The genomic DNA was obtained from the cultivated cells on Ruminococcus albus agar during 3 days using the Wizard genomic DNA purification kit (Promega). The purified genomic DNA sheared to a size of 10 kb using a g-TUBE™ device according to the manufacturer’s instructions (Covaris). The fragmented DNA quantity was analyzed by a Qubit 2.0 fluorometer with a Qubit dsDNA high sensitivity assay kit (Invitrogen). The DNA size was measured by the Agilent 2100 Bioanalyzer with the DNA 12000 assay kit (Agilent). The Single-Molecule Real-Time (SMRT) bell library was prepared according to the manufacturer’s instructions (Pacific Biosciences) without a non-size selection. The genome sequencing was performed using a Pacific Biosciences Sequel (Pacific Biosciences) with 2.0 sequencing chemistry and 600-min movies.

De nove assembly of the sequencing reads was performed through the Hierarchical Genome Assembly Process (HGAP4, version 4.0, Pacific Biosciences). Pipeline in the SMRT Analysis (version 4.0, Graphical User Interface) used default parameters. Potential contamination in genome assemblies was checked by the ContEst16S. The tRNAs were searched by using tRNAscan-SE. The CRISPRs were predicted using PILER-CR and CRISPR Recognition Tool (CRT). The rRNAs and other non-coding RNAs were predicted by covariance model search with the inference of Rfam 12.0 (Nawroki and Eddy, 2013). The annotation of each CDS was performed by homology search against Swiss-prot (UniProt, 2015), EggNOG 4.5 (Powell et al., 2014), SEED (Overbeek et al., 2005), and KEGG (Kanehisa et al., 2014) databases. The functional assignment of genes was performed by searching translated coding DNA sequences (CDSs) against sequences in the clusters of orthologous group (COG) databases (Tatusov et al., 2000).

The genome statistics are shown in Table 1. The draft genome of Ruminococcus sp. KGMB03662 was composed of a 2,707,502 bp chromosome with a G + C content of 43.09%. The genome features of Ruminococcus sp. KGMB03662 are summarized in Fig. 1. The genome is showed to contain 2,367 Protein-coding genes, 14 rRNAs (5S, 16S, 23S), and 53 tRNAs were annotated. A total of 2,023 genes were functionally assigned to categories based on COG assignments.

General features of Ruminococcus sp. KGMB03662

Property Value
Genome assembly
 Assemble method SMRT Analysis version 4.0
 Genome coverage 376X
Genome features
 Genome size (bp) 2,707,502
 G+C content (%) 43.09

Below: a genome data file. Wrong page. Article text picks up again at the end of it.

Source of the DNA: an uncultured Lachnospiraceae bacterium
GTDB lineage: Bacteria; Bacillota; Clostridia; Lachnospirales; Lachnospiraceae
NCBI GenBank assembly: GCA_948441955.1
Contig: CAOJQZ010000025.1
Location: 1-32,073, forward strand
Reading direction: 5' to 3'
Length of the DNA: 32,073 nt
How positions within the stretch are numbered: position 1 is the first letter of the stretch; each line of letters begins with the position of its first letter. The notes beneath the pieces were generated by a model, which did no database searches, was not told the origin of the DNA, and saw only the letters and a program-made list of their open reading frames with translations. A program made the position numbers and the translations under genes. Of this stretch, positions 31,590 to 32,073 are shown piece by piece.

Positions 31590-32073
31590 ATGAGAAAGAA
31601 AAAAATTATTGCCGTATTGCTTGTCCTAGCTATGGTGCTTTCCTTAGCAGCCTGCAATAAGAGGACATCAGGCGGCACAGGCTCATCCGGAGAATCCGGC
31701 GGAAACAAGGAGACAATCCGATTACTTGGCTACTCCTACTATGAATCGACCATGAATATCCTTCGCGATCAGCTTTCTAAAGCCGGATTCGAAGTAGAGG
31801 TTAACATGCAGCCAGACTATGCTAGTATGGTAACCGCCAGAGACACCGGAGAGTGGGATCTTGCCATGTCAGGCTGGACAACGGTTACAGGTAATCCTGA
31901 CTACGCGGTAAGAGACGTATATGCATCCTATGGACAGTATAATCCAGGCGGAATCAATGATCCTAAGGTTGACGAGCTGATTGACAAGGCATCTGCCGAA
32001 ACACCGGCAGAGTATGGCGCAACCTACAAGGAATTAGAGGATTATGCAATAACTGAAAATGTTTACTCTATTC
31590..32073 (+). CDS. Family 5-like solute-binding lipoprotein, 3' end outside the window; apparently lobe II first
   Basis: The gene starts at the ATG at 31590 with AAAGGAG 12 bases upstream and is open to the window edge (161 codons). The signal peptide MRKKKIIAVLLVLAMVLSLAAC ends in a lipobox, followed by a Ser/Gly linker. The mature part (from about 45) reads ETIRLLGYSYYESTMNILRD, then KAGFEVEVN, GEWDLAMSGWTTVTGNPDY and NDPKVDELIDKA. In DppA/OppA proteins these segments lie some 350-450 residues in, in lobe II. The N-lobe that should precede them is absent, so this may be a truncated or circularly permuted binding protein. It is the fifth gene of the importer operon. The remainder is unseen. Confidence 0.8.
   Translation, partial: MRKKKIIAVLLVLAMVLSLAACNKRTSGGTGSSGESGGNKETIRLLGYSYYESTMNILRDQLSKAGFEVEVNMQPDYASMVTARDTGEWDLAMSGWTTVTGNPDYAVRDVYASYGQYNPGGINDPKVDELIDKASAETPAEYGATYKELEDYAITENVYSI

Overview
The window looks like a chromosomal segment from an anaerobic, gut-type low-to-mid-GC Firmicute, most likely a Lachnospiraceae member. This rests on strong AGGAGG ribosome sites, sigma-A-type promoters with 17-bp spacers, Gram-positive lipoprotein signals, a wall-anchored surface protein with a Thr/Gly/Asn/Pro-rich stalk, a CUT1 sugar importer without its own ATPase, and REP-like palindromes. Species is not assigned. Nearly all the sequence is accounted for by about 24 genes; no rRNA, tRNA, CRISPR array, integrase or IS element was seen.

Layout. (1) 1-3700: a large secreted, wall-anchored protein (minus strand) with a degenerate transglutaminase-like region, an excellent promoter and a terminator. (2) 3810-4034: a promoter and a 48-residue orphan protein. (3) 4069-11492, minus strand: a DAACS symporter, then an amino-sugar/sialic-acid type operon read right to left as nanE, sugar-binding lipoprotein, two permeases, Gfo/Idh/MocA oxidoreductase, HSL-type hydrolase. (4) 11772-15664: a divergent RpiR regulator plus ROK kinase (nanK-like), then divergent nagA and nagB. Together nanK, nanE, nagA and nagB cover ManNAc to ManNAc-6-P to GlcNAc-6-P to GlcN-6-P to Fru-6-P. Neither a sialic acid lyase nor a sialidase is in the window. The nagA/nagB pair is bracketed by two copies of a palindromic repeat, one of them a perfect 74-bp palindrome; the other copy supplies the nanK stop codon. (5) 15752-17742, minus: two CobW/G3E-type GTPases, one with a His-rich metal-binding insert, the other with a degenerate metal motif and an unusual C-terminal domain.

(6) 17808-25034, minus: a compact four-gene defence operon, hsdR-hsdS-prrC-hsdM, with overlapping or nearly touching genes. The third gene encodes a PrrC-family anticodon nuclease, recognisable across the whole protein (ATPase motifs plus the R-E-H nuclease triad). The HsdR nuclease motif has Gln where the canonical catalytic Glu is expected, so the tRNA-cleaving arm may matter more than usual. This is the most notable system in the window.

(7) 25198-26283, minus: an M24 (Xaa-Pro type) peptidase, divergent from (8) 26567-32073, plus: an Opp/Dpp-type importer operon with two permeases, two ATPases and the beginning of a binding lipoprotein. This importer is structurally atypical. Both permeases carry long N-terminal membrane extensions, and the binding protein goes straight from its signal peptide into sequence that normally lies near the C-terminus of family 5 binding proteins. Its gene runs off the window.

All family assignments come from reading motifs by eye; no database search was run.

No. of contigs 7
 Total genes 2,484
 Protein-coding genes 2,367
 Pseudo genes 45
 rRNA genes (5S, 16S, 23S) 14 (2, 6, 6)
 tRNA genes 53
 CDS assigned by COG 2,023
 GenBank Accession No. VCGV00000000

Fig. 1.

Graphical circular map of Ruminococcus sp. KGMB03662. Marked characteristics are shown from outside to the center; coding DNA sequences (CDS) on forward strand, CDS on reverse strand, tRNA, rRNA, GC content, and GC skew.


The majority of the genes are related to replication, recombination and repair [163 genes (8.1%)], amino acid transport and metabolism [157 genes (7.8%)] and translation, ribosomal structure and biogenesis [143 genes (7.1%)].

We found that effective genes involved in hydrolysis enzymes, fatty acid biosynthesis, fatty acid metabolism, antibiotic biosynthesis, and antibiotic resistance were identified in the genome. The genome sequence contained genes for hydrolysis enzymes such as cellulose, chitinase, β-glucosidase bglX, chitooligosaccharide deacetylase pdaA, fructan β-fructosidase fruA, β-fructofuranosidase INV|sacA, mannan endo-1,4-β-mannosidase gmuG, α-galactosidase galA|rafA, and β-galactosidase lacZ. The genome contained the fatty acid biosynthesis and metabolism genes such as 3-oxoacyl-[acyl-carrier-protein] reductase fabG, Holo-[acyl-carrier-protein] synthase acpS, Lysophospholipase pldB, Acyl carrier protein, Acetyl-CoA carboxylase accA, Acetyl-CoA carboxylase accD, Biotin carboxyl carrier protein of acetyl-CoA carboxylase, 3-oxoacyl-(acyl-carrier-protein) synthase nodE, Beta-ketoacyl-[acyl-carrier-protein] synthase III fabH, [Acyl-carrier-protein] S-malonyltransferase fabD. The genome contained the antibiotic biosynthesis genes such as GTP diphosphokinase relA. Also, the genome has several antibiotic resistance factor genes, such as Zinc D-Ala-D-Ala carboxypeptidase vanY, Macrolide export ATP-binding/permease protein MacB macB, Undecaprenyl-diphosphate phosphatase bacA, Phosphinothricin acetyltransferase pat, Multidrug export protein MepA, Bacitracin transport ATP-binding protein BcrA. The draft genome sequence of Ruminococcus sp. KGMB03662 will contribute to understanding the physiological functions of Ruminococcus sp. KGMB03662 in the gut.